Ride hailing phone app Uber is a taxi service and can be regulated, an EU Court has ruled.
The ruling from Europe’s highest court found that Uber “must be regarded as being inherently linked to a transport service and, accordingly, must be classified as ‘a service in the field of transport’??????”.
In short this means Uber has now been officially recognised as a cab company rather than a technology company, as the company had argued.
One implication of the ruling is that the company will now be regulated as transport company, meaning that rules can be set at country level.
In contrast, rules for digital platforms are set Europe-wide.
While the long-running case, which originated in Spain, is not legally binding but is likely to foreshadow the decision in the majority of cases.
Uber has previously insisted that the outcome of this case will not affect its business.
As a transport service, the taxi-hailing app will be “excluded from the scope of the freedom to provide services in general” as well as “on services in the internal market and the directive on electronic commerce”.
Importantly, the court says Uber should be classified as “a service in the field of transport” rather than “an information society service”.
For this reason Uber’s intermediation service must be regarded as forming an integral part of an overall service whose main component is transport.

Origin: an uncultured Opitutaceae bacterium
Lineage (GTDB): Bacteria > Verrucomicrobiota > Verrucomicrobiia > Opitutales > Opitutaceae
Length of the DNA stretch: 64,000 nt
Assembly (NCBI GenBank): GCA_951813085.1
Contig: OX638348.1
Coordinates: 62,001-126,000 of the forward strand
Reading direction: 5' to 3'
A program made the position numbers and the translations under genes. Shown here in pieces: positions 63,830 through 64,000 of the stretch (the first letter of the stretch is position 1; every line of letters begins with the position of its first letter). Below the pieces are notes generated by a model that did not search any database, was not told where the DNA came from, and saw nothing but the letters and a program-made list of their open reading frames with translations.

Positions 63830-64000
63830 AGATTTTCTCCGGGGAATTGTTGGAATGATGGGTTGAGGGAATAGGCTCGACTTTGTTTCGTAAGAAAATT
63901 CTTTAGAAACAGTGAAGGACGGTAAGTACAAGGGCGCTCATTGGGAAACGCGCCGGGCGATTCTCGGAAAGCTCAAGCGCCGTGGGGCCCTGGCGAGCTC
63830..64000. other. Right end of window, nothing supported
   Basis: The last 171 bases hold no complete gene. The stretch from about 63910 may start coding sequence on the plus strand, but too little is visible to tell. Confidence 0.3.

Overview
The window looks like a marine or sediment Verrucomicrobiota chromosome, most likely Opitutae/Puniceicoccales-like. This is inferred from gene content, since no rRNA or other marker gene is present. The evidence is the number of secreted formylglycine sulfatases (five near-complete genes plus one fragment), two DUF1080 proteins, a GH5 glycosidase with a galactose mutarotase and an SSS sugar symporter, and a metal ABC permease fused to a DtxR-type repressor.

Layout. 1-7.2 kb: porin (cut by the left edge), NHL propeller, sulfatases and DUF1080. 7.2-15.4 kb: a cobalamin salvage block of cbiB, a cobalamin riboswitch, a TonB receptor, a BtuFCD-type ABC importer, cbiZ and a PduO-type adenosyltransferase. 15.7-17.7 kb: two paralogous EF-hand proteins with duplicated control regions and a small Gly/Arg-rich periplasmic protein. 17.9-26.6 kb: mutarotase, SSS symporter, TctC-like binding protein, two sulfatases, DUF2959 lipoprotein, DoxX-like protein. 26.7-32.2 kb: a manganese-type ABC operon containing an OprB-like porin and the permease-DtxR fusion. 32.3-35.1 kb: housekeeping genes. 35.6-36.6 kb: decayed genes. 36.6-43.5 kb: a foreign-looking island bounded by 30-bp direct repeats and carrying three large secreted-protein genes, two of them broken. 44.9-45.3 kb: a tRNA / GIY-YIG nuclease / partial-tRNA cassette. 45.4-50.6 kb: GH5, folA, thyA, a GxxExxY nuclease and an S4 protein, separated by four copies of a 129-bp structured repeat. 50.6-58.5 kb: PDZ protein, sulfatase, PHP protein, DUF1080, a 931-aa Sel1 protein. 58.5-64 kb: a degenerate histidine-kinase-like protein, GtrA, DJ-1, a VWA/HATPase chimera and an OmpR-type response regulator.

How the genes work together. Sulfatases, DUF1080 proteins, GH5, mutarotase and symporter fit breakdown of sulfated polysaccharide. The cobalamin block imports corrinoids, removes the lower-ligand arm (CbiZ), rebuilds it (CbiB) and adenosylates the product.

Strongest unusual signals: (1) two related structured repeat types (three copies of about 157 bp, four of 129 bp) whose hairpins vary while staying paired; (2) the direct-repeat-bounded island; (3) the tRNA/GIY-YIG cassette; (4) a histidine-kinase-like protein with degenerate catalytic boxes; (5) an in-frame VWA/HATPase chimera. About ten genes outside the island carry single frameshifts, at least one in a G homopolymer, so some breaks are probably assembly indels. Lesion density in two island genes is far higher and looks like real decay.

The court hearing result comes on the same day as Uber returns to court to outline an appeal against its London licence.
In September, Transport for London said it would not renew the company’s private hire licence after finding it is “not fit and proper” to hold one.
Licensed as a private hire company in London in 2012, it has rapidly grown and now has about 40,000 drivers in the capital, and is used by about 3.5 million people.
Uber’s success has posed a challenge to the capital’s traditional black cabs, but it has been caught up in the backlash against the so-called gig economy.
Uber will continue to operate in the London ahead of their appeal, which is due to be heard next year.
Meanwhile, five-year licences have been granted for to the company to operate in Cambridge and Sheffield.
The international company operates in more than 600 locations around the world, including more than 40 towns and cities in the UK.